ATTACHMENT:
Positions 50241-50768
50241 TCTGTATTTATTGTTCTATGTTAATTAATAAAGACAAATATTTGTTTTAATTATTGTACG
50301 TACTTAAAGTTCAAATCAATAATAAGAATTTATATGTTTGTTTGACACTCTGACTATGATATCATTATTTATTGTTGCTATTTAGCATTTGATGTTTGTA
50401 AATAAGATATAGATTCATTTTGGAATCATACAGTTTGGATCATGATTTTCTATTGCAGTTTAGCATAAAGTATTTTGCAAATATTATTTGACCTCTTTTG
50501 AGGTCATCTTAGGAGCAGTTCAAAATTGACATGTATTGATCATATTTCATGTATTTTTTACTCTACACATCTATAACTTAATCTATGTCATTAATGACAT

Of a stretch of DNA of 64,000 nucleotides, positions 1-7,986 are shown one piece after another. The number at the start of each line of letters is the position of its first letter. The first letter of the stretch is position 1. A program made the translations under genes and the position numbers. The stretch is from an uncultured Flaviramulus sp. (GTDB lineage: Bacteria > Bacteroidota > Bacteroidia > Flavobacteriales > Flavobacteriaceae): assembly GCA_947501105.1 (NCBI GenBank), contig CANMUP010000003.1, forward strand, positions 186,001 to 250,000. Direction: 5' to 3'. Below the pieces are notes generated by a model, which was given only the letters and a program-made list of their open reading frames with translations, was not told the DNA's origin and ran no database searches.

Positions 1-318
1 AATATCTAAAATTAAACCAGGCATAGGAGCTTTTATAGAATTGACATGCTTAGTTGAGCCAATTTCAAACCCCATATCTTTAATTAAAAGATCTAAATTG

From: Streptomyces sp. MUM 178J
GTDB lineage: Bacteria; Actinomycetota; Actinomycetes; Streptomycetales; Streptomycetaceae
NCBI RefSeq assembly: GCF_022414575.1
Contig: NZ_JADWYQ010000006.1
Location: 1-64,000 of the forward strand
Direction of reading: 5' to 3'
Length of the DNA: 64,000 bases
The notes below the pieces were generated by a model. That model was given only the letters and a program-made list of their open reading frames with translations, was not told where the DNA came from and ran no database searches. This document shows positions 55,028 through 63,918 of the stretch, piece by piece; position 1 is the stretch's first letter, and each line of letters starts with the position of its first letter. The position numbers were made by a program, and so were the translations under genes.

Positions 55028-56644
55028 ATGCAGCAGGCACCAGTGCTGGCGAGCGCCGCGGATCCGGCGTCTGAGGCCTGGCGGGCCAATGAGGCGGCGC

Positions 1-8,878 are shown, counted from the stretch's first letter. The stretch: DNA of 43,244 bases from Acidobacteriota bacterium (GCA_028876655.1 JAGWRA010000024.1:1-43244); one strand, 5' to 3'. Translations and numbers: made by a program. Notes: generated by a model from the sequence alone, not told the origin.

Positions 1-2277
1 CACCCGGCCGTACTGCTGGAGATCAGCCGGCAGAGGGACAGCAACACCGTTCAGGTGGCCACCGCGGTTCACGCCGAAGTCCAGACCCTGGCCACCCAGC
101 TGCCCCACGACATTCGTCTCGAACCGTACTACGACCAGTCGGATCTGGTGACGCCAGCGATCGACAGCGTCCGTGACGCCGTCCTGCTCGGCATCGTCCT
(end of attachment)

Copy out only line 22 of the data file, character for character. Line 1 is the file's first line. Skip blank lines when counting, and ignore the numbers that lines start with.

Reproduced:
101 TGCCCCACGACATTCGTCTCGAACCGTACTACGACCAGTCGGATCTGGTGACGCCAGCGATCGACAGCGTCCGTGACGCCGTCCTGCTCGGCATCGTCCT